Tests suggest that when new 4G services launch this summer, they won't have as much of an effect on Freeview TV signals as previously thought.
4G signals zap high-speed Internet into your phone on a frequency perilously close to the frequency used to send Freeview to your telly, leading to concern that 4G would interfere with Freeview. But in the latest tests, just 15 out of 200,000 houses reported problems.
A special body has been set up to deal with the problem. at800 has held tests across the UK, with the latest tests held in the Midlands and London. at800 is currently running a trial in Brighton, which has more hills than previous testing areas, and has seen just a "handful" of problems in the area.
Previous tests have, suggesting that earlier estimates overstated the potential problem. Campaigners worried as many as 2 million homes would be affected, while telecoms watchdog Ofcom estimated that as many as 900,000 homes could have problems with 4G and Freeview.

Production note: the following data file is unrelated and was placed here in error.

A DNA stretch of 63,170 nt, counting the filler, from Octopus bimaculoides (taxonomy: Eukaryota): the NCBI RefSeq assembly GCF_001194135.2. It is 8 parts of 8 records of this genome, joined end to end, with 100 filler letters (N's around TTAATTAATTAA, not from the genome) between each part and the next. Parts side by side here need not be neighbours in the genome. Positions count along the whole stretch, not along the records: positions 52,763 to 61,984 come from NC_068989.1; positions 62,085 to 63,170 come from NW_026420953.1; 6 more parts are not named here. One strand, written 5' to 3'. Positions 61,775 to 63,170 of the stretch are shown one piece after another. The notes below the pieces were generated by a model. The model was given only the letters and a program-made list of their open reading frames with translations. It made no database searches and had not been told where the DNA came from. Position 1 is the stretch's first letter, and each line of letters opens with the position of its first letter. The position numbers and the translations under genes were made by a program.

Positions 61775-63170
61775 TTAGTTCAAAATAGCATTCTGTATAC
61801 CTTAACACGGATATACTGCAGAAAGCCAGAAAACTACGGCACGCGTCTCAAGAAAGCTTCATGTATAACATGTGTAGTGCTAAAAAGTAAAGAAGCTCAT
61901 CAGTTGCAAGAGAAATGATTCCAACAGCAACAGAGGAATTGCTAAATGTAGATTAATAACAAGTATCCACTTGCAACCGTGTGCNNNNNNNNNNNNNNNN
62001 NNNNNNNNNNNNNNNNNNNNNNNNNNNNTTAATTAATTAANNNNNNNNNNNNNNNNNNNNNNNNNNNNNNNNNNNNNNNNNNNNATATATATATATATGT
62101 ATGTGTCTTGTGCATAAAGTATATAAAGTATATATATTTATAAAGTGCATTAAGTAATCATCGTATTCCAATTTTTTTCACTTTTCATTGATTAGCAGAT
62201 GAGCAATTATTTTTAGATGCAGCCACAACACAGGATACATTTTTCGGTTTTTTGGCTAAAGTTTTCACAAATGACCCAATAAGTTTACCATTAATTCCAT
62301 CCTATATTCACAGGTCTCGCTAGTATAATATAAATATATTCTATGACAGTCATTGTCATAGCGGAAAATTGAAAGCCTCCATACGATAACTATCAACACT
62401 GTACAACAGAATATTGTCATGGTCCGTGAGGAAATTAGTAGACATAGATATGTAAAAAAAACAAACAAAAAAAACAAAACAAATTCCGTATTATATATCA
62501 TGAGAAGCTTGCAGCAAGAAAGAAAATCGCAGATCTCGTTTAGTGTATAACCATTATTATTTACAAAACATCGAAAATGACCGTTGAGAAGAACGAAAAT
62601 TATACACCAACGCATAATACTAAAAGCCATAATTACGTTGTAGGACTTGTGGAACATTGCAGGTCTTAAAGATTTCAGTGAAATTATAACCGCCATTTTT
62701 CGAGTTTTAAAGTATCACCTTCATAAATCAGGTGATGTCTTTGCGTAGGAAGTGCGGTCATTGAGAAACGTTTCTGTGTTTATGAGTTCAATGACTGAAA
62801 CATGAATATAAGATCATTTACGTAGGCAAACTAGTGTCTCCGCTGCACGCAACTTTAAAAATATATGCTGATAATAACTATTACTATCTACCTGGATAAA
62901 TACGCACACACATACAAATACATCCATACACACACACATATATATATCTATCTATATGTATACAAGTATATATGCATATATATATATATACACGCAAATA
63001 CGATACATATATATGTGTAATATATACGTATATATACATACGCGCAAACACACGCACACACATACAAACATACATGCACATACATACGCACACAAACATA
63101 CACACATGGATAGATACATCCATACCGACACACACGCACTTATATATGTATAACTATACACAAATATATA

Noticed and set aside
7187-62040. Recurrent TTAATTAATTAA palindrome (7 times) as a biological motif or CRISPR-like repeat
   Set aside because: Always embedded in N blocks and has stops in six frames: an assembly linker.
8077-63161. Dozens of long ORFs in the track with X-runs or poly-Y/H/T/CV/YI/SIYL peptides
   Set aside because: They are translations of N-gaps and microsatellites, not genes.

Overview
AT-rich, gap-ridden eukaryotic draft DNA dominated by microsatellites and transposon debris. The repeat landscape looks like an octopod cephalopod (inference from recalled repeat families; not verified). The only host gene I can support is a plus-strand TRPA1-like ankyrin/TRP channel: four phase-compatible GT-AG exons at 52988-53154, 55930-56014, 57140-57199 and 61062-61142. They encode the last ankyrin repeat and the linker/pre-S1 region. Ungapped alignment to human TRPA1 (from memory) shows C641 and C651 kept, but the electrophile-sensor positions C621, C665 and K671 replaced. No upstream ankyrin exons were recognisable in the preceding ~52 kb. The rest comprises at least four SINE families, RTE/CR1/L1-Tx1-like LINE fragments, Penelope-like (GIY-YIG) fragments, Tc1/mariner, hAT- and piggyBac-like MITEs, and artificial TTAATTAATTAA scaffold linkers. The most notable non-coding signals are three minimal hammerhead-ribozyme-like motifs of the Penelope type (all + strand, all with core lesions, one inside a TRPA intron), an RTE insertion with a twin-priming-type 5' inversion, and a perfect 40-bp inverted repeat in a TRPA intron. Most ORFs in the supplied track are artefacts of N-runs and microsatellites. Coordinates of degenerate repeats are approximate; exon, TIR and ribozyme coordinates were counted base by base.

When phone networks launch 4G services this summer, they'll use the 800MHz band, which is the same as Freeview -- leading to concerns that your TV would suffer interference. Fortunately it's easily fixed with a special filter that's attached to your TV aerial, paid for by the phone networks.
The mobile networks have stumped up £180m to spend on fitting filters for affected homes. But the networks will get that money back if the problem turns out not to be a problem at all.
Britain's first 4G network, EE, uses a different frequency, so it doesn't affect Freeview. Only the airwaves auctioned off to the other networks are at risk, but we won't see 4G services from those networks until later in the year.
What do you think of 4G? Are you in the test area, and has your telly been affected? Tell us about it in the comments or look out for interference on our Facebook page.